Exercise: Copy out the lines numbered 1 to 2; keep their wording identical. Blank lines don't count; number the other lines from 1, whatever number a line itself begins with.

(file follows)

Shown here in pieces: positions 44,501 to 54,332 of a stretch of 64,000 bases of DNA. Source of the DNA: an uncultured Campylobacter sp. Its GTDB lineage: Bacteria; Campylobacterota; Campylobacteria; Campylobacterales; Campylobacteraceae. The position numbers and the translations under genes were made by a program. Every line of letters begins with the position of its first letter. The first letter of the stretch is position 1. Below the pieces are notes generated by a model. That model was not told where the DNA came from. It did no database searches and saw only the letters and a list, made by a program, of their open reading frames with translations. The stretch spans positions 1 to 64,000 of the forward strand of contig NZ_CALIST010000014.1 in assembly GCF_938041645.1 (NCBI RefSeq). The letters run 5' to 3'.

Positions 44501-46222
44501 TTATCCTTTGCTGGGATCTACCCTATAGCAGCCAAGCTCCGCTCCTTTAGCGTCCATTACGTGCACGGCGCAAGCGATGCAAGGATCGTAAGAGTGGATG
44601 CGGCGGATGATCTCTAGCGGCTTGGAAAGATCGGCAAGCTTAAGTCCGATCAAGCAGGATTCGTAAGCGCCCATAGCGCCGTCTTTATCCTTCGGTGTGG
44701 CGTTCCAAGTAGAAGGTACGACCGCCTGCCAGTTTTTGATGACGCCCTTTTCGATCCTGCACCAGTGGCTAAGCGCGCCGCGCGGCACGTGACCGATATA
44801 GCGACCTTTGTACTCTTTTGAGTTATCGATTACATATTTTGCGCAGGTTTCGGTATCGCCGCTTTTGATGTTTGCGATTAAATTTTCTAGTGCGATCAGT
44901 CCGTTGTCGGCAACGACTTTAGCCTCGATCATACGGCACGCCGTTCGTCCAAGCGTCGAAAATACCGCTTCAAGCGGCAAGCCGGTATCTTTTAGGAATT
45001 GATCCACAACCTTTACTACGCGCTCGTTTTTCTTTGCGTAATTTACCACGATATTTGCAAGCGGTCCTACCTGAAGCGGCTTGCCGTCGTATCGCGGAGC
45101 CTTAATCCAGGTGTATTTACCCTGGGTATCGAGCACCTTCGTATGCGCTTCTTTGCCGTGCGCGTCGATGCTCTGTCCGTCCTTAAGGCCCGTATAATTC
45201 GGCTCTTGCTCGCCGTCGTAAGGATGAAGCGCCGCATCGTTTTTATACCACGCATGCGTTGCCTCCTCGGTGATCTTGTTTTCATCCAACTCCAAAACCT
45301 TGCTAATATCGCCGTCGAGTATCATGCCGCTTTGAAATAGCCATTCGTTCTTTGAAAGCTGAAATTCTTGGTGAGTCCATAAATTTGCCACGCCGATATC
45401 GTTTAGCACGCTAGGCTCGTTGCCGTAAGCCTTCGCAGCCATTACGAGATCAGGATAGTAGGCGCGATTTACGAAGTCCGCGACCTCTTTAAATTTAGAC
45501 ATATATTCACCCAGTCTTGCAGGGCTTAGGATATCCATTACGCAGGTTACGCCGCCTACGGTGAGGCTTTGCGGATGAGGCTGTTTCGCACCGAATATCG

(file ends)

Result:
Shown here in pieces: positions 44,501 to 54,332 of a stretch of 64,000 bases of DNA. Source of the DNA: an uncultured Campylobacter sp. Its GTDB lineage: Bacteria; Campylobacterota; Campylobacteria; Campylobacterales; Campylobacteraceae. The position numbers and the translations under genes were made by a program. Every line of letters begins with the position of its first letter. The first letter of the stretch is position 1. Below the pieces are notes generated by a model. That model was not told where the DNA came from. It did no database searches and saw only the letters and a list, made by a program, of their open reading frames with translations. The stretch spans positions 1 to 64,000 of the forward strand of contig NZ_CALIST010000014.1 in assembly GCF_938041645.1 (NCBI RefSeq). The letters run 5' to 3'.

Positions 44501-46222